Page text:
A month ago, while around 100 people were recovering every day, the count has now jumped to 300-400 people. Till Friday, 5,897 people out of a total of 12,319 positive Covid-19 cases have recovered in Delhi. The rate is likely to cross 50% soon, an official said.
The government gives the credit to effective healthcare services provided to fight novel coronavirus. “I am so proud of our team of doctors and nurses who have provided the best possible treatment to our Covid patients. Delhi will soon have more recovered patients than the number of active cases,” chief minister Arvind Kejriwal tweeted on Thursday evening.
Many experts believe the fact that Delhi has a young population has also been a key factor behind fast recovery.
The Covid-19 cases started rising steadily in March after many Indians arrived from abroad. A religious gathering also turned out to be a super spreader. On April 1, only six persons out of the total 1,637 positive cases were discharged. Along with the nationwide lockdown since March end, the low rate of recovery created a sense of panic among many people.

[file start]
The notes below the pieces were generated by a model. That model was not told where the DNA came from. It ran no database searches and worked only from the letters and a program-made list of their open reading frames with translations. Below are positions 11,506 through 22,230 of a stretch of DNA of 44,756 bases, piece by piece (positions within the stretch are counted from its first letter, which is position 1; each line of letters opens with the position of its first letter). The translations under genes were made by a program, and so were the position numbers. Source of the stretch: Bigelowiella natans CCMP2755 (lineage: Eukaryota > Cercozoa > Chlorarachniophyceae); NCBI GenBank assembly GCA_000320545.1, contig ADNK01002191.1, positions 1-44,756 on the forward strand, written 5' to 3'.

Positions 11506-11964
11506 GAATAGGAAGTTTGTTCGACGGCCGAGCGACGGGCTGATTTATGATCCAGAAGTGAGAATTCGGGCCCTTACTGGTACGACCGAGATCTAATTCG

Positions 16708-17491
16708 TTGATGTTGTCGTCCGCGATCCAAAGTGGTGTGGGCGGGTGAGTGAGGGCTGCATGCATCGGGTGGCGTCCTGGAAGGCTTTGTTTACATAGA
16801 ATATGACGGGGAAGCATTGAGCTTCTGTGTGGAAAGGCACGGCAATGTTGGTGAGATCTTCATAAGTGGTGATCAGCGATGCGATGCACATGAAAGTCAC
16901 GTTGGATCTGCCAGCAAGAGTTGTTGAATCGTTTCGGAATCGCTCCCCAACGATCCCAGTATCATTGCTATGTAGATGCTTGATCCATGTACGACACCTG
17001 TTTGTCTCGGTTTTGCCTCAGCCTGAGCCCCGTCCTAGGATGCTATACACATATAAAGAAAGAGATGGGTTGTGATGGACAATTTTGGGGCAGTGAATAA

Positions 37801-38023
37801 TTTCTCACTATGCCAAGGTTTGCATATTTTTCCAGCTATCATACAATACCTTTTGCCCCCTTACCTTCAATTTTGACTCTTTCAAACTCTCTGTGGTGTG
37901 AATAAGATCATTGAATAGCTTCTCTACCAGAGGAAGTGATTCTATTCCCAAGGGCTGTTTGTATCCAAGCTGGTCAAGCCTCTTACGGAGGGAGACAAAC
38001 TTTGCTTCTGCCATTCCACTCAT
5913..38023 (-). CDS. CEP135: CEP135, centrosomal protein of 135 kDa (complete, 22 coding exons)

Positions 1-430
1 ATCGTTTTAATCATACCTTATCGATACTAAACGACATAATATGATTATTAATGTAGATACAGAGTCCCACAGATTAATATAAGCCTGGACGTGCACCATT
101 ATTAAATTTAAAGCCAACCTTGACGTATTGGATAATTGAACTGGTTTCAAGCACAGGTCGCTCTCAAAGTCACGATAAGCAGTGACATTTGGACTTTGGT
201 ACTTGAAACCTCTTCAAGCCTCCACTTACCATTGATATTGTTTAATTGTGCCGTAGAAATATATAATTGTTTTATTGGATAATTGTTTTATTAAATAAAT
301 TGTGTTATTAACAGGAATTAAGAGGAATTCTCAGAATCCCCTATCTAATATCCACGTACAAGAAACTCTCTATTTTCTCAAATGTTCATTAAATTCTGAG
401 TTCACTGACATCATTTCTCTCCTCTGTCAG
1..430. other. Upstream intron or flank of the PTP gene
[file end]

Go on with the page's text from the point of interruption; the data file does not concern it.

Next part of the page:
Now, besides the higher rate, the city is also witnessing many people with serious health issues recovering from Covid-19. Kusum Kanojia, a 55-year-old woman from east Delhi who is diabetic and hypertensive along with renal issues, was under acute respiratory distress when she was brought to RML Hospital. She was put on ventilator for more than a week and then kept in the Covid ward for more than one and a half months. Now she is back home.
Dr Harish Gupta, an elected member of Delhi Medical Council, said the rate of recovery in the country was better than many western countries as India had a large youth population. “Around 70% of Covid-positive persons in the capital are young. Most of these people have very mild to mild symptoms, thus the rate of recovery is fast,” he said.
An official said the revised discharge policy issued on May 11 by the Union health ministry had also led to a rise in the rate. Earlier patients were discharged after two consecutive negative test results on RT-PCR, but now very mild, mild and pre-symptomatic admitted patients can be sent home after 10 days of symptoms onset and no fever for three days. Even moderate cases can be discharged if fever goes in three days and oxygen saturation can be maintained without support. In both cases, no RT-PCR test is required; the patients are just advised to isolate themselves at home and self-monitor their health for seven days.
A doctor at Rajiv Gandhi Super Speciality Hospital said since the revised guidelines had been implemented, no discharged person had reported re-occurrence of any Covid symptom.